The key to the decarbonisation of the energy sector is new compact storage technology: It will require much R&D to develop market-ready products based on new storage designs with phase change and thermochemical materials (PCMs and TCMs). One strategy is to combine resources within international research programmes – to create platforms unhindered by national borders or scientific disciplines, such as the joint task Material and Component Development for Thermal Energy Storage planned within the IEA Technology Collaboration Programmes. Its two future operating agents, Wim van Helden (left) from Austrian AEE INTEC for the IEA Solar Heating and Cooling Programme and Andreas Hauer from the German Bavarian Center for Applied Energy Research (ZAE Bayern) for the IEA Energy Conservation through Energy Storage (ECES) programme, invite all interested researchers to Vienna, Austria, to attend the second Task Definition Meeting on 15 and 16 September 2016.
Typically, the number of jobs in the global solar heating and cooling industry is based on general assumptions and fragmentary extrapolations. The authors who publish the two annual studies on these job numbers have tried each year to improve upon the database – with success, although they still end up with different figures. The Solar Heat Worldwide Edition 2016 published by Austrian institute AEE INTEC estimated that 730,000 people had a job related to the manufacturing, installation or maintenance of solar thermal systems in 2014. The study Renewable Energy and Jobs - Annual Review 2016 by the International Renewable Energy Agency (IRENA) put the figure at 939,000 in the global solar heating and cooling industry in 2015 – 12 % of the world’s 8.1 million jobs in the renewable sector (find both studies attached).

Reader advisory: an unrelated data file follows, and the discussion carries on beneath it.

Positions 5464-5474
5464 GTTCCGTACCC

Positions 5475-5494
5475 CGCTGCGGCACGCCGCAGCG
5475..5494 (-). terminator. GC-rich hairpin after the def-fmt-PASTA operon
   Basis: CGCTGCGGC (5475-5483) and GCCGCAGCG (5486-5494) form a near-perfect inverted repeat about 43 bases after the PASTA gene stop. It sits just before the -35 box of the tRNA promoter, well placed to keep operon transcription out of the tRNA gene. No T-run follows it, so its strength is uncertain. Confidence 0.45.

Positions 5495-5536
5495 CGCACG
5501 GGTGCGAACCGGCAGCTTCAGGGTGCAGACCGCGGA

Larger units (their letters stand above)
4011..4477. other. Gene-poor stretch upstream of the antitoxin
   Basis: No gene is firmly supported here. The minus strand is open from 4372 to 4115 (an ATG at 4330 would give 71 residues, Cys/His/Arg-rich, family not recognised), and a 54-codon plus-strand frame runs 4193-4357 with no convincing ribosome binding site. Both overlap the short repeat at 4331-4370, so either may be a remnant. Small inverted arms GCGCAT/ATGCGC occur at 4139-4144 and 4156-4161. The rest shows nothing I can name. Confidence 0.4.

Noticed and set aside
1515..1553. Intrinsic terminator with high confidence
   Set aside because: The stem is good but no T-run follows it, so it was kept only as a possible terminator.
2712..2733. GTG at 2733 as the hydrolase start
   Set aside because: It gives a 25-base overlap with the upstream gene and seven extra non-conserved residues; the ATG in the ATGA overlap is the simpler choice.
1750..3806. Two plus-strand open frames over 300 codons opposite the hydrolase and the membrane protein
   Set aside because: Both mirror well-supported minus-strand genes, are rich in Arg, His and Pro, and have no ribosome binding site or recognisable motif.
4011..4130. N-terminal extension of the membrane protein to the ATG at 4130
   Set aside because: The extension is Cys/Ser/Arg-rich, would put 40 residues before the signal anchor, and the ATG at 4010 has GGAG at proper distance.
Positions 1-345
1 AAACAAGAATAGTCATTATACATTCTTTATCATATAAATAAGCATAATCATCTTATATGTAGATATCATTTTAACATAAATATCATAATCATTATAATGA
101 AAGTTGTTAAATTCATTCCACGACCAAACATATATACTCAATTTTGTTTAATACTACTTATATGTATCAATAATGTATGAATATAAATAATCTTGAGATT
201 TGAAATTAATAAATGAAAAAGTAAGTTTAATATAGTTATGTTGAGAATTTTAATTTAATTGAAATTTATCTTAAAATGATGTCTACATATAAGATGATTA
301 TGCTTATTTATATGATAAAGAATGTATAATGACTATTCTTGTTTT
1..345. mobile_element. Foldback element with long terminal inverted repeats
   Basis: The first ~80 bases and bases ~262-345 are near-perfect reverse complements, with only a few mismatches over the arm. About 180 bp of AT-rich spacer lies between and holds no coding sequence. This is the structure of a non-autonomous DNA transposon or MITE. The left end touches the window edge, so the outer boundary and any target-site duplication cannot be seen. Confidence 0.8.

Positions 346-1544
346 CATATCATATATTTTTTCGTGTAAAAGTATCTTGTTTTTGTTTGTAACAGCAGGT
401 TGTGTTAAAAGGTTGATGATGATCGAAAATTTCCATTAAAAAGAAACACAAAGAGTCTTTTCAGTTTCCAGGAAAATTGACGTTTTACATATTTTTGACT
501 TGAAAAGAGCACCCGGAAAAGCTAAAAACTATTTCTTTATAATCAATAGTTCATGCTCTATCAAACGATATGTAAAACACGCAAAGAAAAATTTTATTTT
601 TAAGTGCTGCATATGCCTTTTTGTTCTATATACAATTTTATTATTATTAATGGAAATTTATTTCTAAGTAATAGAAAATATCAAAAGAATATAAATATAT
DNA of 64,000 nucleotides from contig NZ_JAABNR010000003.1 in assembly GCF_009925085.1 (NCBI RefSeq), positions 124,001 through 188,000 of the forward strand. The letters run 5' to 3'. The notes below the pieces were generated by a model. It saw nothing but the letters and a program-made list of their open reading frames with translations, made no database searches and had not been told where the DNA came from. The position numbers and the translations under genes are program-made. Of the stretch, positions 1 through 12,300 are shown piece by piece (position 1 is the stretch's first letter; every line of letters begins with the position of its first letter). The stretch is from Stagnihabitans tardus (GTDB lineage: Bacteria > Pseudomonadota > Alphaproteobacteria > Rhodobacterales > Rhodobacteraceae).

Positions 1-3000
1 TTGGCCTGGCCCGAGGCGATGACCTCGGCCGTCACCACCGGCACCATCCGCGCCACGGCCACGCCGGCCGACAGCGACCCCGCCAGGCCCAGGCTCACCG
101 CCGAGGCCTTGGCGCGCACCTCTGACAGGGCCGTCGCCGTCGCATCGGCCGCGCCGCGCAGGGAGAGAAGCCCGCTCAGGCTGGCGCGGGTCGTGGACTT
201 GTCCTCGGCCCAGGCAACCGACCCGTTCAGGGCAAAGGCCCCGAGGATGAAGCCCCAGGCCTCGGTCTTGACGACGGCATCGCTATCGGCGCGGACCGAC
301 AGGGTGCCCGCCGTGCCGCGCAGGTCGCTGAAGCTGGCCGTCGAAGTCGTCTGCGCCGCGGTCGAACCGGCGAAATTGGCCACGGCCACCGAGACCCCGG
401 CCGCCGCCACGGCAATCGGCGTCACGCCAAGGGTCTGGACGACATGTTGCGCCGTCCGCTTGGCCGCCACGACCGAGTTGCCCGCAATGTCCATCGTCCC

Solar heating and cooling has not been bankable yet despite various systems confirming expected performance and O&M costs. Project budgets are usually too small and the technology suppliers do not pass the stringent requirements of creditworthiness, which leaves the financial provider with a high-risk scenario. Accordingly, Energy Service Companies (ESCOs) have faced severe financing issues, which slow down the expansion of their business. It is good news to them that two recently launched projects also focus on facilitating the creation of an investment fund for solar thermal ESCO projects: First, there is the Feasibility Study - Energy Contracting Fund, which is jointly coordinated by the German Investment and Development Corporation Bank (DEG) and German SHC turnkey provider Industrial Solar; the second project, TrustEE – enhancing investment conditions for industrial energy efficiency and renewable energy projects, is from the EU and has been coordinatedby Austrian institute AEE INTEC.
“Large-scale solar thermal systems in the GW range – an insignificant niche market or the future for solar thermal?” was the official title of a panel discussion at the Gleisdorf Solar conference in Austria in early May. The most important question was: What will be next for the planned 350 MWth solar district heating system called Big Solar in the Austrian city of Graz? “The challenge was to adapt the Danish district heating solutions to Austrian conditions,” emphasised the project’s initiator, Christian Holter (right), Managing Director of S.O.L.I.D. Meanwhile, Christian Stadler (left), Managing Director of one of Arcon-Sunmark’s subsidiaries, Arcon-Sunmark Germany & Austria, represented the company that has stated his own interest in realising Big Solar.